. After exporting the text file, I mark all the current terms as Learned, since Anki and my printouts will be taking care of the process from this point. That way they won’t be mixed up with your next export.
Where do you get texts? The simple answer is of course from anywhere that interests you. I actually have a mini bookmarks folder of sites that specifically use for LWT material. Here are some examples!
- Kanji version of Learn Japanese By News
- Japanese subtitle files (You can paste it into a spreadsheet program to get rid of all the extra timing data)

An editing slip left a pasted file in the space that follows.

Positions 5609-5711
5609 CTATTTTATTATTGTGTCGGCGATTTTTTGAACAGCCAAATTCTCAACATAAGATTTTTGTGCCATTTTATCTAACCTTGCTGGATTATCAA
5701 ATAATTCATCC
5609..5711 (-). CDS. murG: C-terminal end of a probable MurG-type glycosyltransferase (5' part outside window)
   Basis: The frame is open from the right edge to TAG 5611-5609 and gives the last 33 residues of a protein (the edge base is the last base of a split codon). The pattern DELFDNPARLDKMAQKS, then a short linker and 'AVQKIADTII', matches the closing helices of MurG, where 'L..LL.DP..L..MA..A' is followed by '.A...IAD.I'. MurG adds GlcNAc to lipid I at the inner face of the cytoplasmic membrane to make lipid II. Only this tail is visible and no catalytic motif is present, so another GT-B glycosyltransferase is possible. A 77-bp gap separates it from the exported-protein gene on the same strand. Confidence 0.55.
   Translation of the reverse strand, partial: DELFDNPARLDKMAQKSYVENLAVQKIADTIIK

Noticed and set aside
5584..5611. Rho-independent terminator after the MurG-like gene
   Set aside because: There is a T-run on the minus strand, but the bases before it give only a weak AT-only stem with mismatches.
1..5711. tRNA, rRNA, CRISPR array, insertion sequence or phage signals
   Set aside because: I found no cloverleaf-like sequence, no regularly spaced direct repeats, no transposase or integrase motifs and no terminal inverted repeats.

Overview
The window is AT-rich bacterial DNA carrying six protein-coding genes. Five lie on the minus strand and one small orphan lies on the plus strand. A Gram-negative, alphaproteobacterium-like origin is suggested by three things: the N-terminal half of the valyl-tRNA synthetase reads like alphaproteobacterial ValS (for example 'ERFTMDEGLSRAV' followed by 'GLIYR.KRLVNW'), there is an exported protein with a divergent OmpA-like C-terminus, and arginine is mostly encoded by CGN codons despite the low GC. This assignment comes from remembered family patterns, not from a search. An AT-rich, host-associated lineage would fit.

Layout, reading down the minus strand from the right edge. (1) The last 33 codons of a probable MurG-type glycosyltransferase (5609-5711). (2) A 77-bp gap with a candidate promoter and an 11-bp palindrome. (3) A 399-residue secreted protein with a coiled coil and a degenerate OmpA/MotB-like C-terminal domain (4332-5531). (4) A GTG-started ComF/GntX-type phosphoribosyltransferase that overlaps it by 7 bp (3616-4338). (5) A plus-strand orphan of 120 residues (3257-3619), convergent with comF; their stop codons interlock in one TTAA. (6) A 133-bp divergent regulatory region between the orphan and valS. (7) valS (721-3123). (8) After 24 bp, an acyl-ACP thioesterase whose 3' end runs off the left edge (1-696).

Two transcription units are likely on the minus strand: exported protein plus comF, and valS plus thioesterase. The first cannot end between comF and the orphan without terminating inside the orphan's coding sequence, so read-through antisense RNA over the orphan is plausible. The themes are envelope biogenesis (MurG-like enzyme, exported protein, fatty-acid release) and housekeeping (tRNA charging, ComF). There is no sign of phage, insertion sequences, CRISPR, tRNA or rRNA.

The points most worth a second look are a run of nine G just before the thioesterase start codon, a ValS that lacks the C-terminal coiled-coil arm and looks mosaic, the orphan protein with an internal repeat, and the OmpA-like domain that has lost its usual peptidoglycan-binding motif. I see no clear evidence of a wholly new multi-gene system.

- Official sites from some of my favorite games
- The Japanese Wikipedia
- Even just random text from web interfaces on sites I’ve changed to Japanese!
That’s it for now! It seems like a really long and complicated process, and I admit at first it is. But trust me, after you use it once, it will be so second nature that you’ll be able to groggily get out of bed and be learning new words first thing in the morning like I do. Thank you for reading, and I hope you’ll find LWT as useful as I have!